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With major companies taking heavy losses as a result of public humiliation from a hacking event, it makes sense that organizations would focus on this. In fact, research from IBM Security and the Ponemon Institute found that the average data breach cost companies $3.62 million.

Clearly, there is both a financial and public image facet to robust security. However, advanced persistent threats continue to plague organizations. These specific cyberattacks can seriously mess with a company’s bottom line, so let’s take a look at what APTs are and how you can defend against them.

How Do APTs Work?

At it’s most basic, TechTarget’s Margaret Rouse defines an APT as an attack where a cybercriminal accesses a network without permission and monitors activity for an extended period of time. The goal of the hacker here isn’t to disrupt operations, but rather to steal data for personal profit. This is why TechTarget states that only organizations with “high-value information” are targeted.

Although these attacks are highly varied, they generally start with the hacker doing research on the targeted company. Once the hacker has identified an employee with security credentials, he finds a way to gain access to the company’s network. This could take the form of a phishing email or even an infected website that distributes malware to the target. Finally, after diagramming the organization’s network and discovering valuable information, the cybercriminal takes what he needs and walks away.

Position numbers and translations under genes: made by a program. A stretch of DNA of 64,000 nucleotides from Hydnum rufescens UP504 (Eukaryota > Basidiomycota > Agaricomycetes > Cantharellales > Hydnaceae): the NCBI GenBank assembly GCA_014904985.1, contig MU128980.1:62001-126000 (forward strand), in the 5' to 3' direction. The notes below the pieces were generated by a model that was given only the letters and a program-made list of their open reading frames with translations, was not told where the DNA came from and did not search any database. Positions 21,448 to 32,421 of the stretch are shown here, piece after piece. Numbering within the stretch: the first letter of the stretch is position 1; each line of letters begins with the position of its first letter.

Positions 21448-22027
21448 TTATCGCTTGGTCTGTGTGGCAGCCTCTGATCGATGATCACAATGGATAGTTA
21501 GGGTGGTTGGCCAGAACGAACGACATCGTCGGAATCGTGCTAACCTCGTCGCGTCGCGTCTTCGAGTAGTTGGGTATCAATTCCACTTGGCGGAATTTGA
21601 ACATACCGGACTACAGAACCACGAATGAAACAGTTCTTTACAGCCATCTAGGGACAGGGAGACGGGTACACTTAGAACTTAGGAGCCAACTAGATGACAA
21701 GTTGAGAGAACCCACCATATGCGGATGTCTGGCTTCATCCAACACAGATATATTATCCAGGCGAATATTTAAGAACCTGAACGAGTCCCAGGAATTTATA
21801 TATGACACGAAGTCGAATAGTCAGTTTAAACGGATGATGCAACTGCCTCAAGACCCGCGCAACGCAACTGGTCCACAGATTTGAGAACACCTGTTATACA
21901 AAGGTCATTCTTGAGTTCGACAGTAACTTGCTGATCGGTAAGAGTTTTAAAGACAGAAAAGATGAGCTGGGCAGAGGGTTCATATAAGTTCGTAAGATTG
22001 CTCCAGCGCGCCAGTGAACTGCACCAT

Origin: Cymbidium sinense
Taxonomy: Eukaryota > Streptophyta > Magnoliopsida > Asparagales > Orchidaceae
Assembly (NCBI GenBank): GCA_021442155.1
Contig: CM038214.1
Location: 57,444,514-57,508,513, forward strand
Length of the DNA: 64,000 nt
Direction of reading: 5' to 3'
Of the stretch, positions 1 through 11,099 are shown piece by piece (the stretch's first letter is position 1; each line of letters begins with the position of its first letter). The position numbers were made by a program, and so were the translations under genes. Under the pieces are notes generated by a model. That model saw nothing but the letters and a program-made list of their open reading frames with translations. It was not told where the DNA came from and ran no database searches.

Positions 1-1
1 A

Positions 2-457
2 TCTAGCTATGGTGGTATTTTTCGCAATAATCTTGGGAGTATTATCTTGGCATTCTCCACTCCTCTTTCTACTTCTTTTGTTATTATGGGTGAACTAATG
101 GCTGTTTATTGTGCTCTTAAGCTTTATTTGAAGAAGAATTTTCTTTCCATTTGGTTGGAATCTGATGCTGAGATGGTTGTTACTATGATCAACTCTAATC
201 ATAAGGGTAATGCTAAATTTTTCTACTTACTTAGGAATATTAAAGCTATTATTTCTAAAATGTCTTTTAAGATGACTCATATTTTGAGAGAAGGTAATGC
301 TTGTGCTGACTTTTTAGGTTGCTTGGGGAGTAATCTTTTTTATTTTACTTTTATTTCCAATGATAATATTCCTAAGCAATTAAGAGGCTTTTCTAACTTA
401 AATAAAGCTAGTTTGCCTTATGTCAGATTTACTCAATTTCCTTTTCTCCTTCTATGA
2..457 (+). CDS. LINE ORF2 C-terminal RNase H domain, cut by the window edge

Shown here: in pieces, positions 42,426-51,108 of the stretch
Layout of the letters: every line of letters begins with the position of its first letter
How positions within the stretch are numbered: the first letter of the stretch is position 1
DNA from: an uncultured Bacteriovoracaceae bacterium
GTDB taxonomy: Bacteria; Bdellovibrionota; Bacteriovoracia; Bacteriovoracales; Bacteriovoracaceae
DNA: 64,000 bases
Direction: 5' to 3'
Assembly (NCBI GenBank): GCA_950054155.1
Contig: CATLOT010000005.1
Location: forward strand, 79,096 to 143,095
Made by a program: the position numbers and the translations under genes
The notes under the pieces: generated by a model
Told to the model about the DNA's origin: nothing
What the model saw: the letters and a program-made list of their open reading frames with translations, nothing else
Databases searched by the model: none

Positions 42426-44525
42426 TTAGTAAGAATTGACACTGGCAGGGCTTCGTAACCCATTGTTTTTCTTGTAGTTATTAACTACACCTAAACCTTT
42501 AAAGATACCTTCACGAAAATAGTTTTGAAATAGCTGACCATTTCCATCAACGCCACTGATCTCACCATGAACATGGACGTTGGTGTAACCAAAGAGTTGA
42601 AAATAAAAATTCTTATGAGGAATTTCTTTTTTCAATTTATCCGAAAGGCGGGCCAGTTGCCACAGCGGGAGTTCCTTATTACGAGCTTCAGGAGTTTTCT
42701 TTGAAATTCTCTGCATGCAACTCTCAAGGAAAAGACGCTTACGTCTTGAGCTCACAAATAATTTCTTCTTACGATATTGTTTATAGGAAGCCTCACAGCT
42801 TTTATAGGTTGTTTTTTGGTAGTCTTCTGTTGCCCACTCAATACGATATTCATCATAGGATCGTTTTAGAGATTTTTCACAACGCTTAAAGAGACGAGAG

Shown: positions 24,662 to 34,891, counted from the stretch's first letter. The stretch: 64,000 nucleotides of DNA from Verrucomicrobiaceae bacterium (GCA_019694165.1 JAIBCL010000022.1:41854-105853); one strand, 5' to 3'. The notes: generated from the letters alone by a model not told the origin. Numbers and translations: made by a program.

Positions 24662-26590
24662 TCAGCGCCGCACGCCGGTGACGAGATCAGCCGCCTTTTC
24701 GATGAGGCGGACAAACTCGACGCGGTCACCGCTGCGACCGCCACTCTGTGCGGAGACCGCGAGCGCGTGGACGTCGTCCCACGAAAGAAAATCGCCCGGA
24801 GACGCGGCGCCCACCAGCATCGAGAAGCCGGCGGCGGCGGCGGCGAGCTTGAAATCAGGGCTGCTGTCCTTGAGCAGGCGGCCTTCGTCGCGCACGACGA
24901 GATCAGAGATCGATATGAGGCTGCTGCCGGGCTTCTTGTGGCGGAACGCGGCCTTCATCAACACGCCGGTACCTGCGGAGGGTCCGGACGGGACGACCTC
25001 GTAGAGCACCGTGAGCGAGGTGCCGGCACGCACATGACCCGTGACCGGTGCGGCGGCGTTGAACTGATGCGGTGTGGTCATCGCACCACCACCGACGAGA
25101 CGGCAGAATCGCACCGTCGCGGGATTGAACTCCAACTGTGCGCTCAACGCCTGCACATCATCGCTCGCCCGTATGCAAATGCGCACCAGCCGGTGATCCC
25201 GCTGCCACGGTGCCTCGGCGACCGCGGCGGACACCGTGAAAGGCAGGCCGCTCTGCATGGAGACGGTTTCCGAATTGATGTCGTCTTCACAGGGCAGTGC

While the theft of data is certainly scary itself, the truly terrifying aspect of APTs is that companies often aren’t even aware that one is occurring. Unlike in Hollywood, real-world attacks don’t involve a skull and crossbones flashing across the screens of the target’s computers. They’re quiet, and a company’s security department might miss one for a long time. In fact, a different study from the Ponemon Institute found that organizations generally take about six months to discover a breach.

Therefore, the best option is to avoid one to begin with.

Defense Starts With Employee Training

APT attacks can start in a variety of ways, but one of the easiest for hackers is something called social engineering. This is where the cybercriminal exploits an employee’s pity and desire to help by lying about a certain situation. A favorite of social engineers is pretending to be a new employee who’s locked out of his or her computer. A decent sob story like this can easily trick even the most cautious of employees if done correctly.

In fact, there’s hard evidence that proves the frightening success rate of these kinds of attacks. Security firm Social-Engineer found that 90 percent of people will give up their names and email addresses without confirming who’s asking for them. Additionally, 67 percent will tell the caller personal information like their Social Security numbers and birth date

Clearly, your employees are an enormous attack vector that you need to address before moving on to more technical aspects of defense. First and foremost, employees must be taught that giving information over the phone to anyone without definitively confirming their identity leaves the company open to a breach. Helping people out of a tight spot is simply human nature, but your workers must learn to forgo this instinct in the interest of solid security.